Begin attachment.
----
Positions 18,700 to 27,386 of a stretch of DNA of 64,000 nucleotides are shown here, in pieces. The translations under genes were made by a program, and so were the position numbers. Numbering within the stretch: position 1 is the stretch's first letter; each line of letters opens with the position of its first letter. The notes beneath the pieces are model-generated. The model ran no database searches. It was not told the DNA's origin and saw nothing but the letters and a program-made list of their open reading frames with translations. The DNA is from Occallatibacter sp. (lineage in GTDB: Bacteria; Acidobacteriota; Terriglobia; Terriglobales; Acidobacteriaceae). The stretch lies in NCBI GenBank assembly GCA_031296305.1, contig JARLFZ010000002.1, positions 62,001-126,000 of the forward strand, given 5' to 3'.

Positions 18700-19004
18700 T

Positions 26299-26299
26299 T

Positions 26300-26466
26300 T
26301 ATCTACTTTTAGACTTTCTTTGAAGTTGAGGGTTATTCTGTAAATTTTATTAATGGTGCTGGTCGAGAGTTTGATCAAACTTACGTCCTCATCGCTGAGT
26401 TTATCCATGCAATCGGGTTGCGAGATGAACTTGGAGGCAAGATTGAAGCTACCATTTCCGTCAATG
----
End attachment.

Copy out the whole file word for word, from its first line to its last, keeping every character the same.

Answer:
Positions 18,700 to 27,386 of a stretch of DNA of 64,000 nucleotides are shown here, in pieces. The translations under genes were made by a program, and so were the position numbers. Numbering within the stretch: position 1 is the stretch's first letter; each line of letters opens with the position of its first letter. The notes beneath the pieces are model-generated. The model ran no database searches. It was not told the DNA's origin and saw nothing but the letters and a program-made list of their open reading frames with translations. The DNA is from Occallatibacter sp. (lineage in GTDB: Bacteria; Acidobacteriota; Terriglobia; Terriglobales; Acidobacteriaceae). The stretch lies in NCBI GenBank assembly GCA_031296305.1, contig JARLFZ010000002.1, positions 62,001-126,000 of the forward strand, given 5' to 3'.

Positions 18700-19004
18700 T

Positions 26299-26299
26299 T

Positions 26300-26466
26300 T
26301 ATCTACTTTTAGACTTTCTTTGAAGTTGAGGGTTATTCTGTAAATTTTATTAATGGTGCTGGTCGAGAGTTTGATCAAACTTACGTCCTCATCGCTGAGT
26401 TTATCCATGCAATCGGGTTGCGAGATGAACTTGGAGGCAAGATTGAAGCTACCATTTCCGTCAATG